Energy dissipation waveforms over systole normalized by systolic duration and peak dissipation value for various conditions for (a) mild stenosis and (b) moderate stenosis

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Figure 12

Percentage energy loss during the three equally divided durations of systole for (a) normal valve, (b) mild stenosis, and (c) moderate stenosis. Condition (1): 60 beats/min heart rate, 70 ml stroke volume; condition (2): 70 beats/min heart rate, 70 ml stroke volume; condition (3): 80 beats/min heart rate, 70 ml stroke volume; condition (4): 70 beats/min heart rate, 50 ml stroke volume; condition (5): 70 beats/min heart rate, 90 ml stroke volume. Data are average of ten cardiac cycles p∗<0.01.

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Figure 13

(a) Total systolic energy loss over different stroke volumes for different stenosis levels; (b) total systolic energy loss over different heart rates for different stenosis levels

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Figure 14

Relationship of EOA and mean gradient with stroke volume, heart rate, and stenosis level

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Figure 15

(a) Plot of mean gradient versus average energy dissipation and (b) of EOA versus average energy dissipation. Mean gradient demonstrates a good trend with energy dissipation across different levels of stenosis, while EOA distinguishes different levels of stenosis well.

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Figure 16

(a) Plot of kinetic energy within the control volume over time for assumptions of the Womersley, plug, and parabolic flow profiles. (b) Plot of the kinetic energy ratio between different flow profiles over time.

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Figure 3

Valve model constructed from native porcine aortic valve. The aortic root is first excised from the heart (left), the sinus walls are then excised (middle), and the remaining tissue is trimmed and sutured to a tristented metal ring (right). The valve model is later inserted into the valve chamber.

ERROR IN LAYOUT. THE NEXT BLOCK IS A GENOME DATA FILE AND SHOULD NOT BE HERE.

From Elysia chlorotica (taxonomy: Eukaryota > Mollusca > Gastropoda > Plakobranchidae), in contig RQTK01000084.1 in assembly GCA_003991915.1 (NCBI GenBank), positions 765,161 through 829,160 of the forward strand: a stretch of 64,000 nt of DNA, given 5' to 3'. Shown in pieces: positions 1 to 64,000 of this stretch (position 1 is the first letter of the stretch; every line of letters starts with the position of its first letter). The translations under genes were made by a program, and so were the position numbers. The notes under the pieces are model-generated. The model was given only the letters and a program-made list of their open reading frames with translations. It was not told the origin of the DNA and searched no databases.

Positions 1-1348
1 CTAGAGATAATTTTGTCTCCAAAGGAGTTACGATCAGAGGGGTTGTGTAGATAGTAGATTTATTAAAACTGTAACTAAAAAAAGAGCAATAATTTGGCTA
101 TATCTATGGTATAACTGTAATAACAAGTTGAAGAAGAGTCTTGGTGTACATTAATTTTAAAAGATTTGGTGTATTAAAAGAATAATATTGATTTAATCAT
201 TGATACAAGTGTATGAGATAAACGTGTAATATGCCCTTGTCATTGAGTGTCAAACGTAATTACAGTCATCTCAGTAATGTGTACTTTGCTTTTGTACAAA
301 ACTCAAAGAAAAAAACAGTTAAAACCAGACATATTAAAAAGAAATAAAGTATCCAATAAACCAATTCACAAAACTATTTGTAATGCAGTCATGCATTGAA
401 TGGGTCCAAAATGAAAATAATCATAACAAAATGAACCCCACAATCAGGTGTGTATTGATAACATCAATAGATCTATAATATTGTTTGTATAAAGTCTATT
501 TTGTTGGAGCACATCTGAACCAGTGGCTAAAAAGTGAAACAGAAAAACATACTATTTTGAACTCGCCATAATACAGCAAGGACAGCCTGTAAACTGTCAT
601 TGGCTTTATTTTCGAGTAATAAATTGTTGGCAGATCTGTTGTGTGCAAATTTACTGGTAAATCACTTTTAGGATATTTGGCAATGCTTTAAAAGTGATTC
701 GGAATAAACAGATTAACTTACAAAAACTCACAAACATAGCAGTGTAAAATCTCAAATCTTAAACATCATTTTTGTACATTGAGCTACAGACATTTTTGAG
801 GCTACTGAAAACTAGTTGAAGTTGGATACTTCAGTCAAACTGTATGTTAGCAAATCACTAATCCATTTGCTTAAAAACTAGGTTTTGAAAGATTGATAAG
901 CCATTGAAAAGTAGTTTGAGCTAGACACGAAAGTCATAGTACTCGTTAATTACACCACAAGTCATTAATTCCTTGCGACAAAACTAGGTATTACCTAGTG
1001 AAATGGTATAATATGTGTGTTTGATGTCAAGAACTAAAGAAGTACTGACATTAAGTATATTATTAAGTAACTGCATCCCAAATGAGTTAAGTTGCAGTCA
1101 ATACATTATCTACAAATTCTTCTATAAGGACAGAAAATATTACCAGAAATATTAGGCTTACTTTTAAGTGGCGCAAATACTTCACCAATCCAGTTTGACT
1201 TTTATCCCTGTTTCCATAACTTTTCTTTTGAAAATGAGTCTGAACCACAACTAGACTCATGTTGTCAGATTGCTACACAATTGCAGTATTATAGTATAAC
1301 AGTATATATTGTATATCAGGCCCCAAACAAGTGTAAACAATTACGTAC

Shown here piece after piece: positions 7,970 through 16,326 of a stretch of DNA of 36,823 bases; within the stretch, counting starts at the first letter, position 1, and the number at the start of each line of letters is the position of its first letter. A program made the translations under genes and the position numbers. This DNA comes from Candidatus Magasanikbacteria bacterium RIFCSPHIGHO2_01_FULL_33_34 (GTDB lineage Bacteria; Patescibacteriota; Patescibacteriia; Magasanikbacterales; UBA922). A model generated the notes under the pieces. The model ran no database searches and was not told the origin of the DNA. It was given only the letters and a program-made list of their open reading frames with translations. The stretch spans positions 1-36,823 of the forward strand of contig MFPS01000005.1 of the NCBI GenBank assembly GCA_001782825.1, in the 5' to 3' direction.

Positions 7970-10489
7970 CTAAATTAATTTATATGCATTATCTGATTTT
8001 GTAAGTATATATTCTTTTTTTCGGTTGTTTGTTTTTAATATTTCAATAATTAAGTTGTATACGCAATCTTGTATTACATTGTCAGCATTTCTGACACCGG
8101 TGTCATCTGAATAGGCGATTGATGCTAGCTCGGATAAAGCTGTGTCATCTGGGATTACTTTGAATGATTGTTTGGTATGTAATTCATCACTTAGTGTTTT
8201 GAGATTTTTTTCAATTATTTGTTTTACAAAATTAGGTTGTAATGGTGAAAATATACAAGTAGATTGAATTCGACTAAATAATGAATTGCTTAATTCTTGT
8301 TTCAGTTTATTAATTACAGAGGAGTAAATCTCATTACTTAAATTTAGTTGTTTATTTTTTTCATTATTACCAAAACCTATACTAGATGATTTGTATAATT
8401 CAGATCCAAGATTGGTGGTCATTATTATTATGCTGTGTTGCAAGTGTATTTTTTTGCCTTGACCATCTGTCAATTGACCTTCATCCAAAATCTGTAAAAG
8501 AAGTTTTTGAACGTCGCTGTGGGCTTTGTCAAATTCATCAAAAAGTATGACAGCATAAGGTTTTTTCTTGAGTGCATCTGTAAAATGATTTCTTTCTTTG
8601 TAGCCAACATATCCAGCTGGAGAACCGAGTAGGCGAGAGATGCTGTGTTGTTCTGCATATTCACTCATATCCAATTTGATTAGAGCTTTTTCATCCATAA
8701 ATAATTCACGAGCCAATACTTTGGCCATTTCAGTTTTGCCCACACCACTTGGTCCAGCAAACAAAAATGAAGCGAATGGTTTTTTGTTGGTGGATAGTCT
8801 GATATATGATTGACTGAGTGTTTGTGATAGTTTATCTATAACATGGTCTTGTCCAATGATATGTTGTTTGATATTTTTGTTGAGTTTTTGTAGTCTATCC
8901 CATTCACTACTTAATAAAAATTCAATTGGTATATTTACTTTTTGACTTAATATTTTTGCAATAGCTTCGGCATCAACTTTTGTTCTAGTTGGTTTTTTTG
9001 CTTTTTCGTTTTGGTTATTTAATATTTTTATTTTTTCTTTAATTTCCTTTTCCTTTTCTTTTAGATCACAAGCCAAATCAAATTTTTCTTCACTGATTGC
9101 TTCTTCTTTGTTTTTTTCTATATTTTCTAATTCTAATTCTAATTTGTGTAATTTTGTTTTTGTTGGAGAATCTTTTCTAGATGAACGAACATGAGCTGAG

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Figure 4

Schematic of the pulsatile flow loop for experimental measurement of energy dissipation

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Figure 5

Pressure and flow waveforms and energy dissipation over systole. Vertical lines demarks various systolic phases: acceleration phase (Acc. phase), peak flow phase, and deceleration phase (Decc. phase).

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Figure 6

Energy budget plot for normal condition over systole: acceleration phase (Acc. phase) and deceleration phase (Dec. phase)

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Figure 7

Energy dissipation waveforms over systole for (a) different stroke volumes and (b) the same plot after normalization for systolic duration and peak dissipation value

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Figure 8

Energy dissipation trends over systole for (a) different heart rates and (b) the same plot after normalization for systolic duration and peak dissipation value

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Figure 9

Energy dissipation waveforms over systole for (a) various stenosis conditions under the same heart rate (70 beats/min) and stroke volume (70 ml), and (b) the same plot after normalization for systolic duration and peak dissipation value